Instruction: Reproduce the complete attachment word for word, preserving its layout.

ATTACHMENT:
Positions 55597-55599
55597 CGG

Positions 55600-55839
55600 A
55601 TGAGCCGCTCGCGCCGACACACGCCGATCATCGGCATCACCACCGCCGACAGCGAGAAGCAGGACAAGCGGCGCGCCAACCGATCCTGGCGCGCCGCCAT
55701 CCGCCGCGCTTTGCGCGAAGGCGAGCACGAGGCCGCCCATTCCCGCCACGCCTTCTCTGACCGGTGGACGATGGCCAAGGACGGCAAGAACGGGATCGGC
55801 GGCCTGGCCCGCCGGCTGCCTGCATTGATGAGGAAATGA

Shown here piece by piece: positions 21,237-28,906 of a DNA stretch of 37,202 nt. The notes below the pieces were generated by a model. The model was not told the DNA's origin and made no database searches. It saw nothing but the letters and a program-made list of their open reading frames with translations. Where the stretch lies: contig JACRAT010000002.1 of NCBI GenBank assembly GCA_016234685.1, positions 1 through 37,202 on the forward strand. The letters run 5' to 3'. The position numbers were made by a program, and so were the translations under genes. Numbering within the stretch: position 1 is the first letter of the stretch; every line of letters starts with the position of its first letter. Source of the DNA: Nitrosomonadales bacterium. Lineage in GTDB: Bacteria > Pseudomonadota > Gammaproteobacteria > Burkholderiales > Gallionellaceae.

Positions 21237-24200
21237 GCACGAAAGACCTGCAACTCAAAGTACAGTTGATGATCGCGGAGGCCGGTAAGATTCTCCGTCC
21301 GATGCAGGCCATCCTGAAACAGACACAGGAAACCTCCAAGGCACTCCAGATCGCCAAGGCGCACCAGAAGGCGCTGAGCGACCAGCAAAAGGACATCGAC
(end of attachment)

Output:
Positions 55597-55599
55597 CGG

Positions 55600-55839
55600 A
55601 TGAGCCGCTCGCGCCGACACACGCCGATCATCGGCATCACCACCGCCGACAGCGAGAAGCAGGACAAGCGGCGCGCCAACCGATCCTGGCGCGCCGCCAT
55701 CCGCCGCGCTTTGCGCGAAGGCGAGCACGAGGCCGCCCATTCCCGCCACGCCTTCTCTGACCGGTGGACGATGGCCAAGGACGGCAAGAACGGGATCGGC
55801 GGCCTGGCCCGCCGGCTGCCTGCATTGATGAGGAAATGA

Shown here piece by piece: positions 21,237-28,906 of a DNA stretch of 37,202 nt. The notes below the pieces were generated by a model. The model was not told the DNA's origin and made no database searches. It saw nothing but the letters and a program-made list of their open reading frames with translations. Where the stretch lies: contig JACRAT010000002.1 of NCBI GenBank assembly GCA_016234685.1, positions 1 through 37,202 on the forward strand. The letters run 5' to 3'. The position numbers were made by a program, and so were the translations under genes. Numbering within the stretch: position 1 is the first letter of the stretch; every line of letters starts with the position of its first letter. Source of the DNA: Nitrosomonadales bacterium. Lineage in GTDB: Bacteria > Pseudomonadota > Gammaproteobacteria > Burkholderiales > Gallionellaceae.

Positions 21237-24200
21237 GCACGAAAGACCTGCAACTCAAAGTACAGTTGATGATCGCGGAGGCCGGTAAGATTCTCCGTCC
21301 GATGCAGGCCATCCTGAAACAGACACAGGAAACCTCCAAGGCACTCCAGATCGCCAAGGCGCACCAGAAGGCGCTGAGCGACCAGCAAAAGGACATCGAC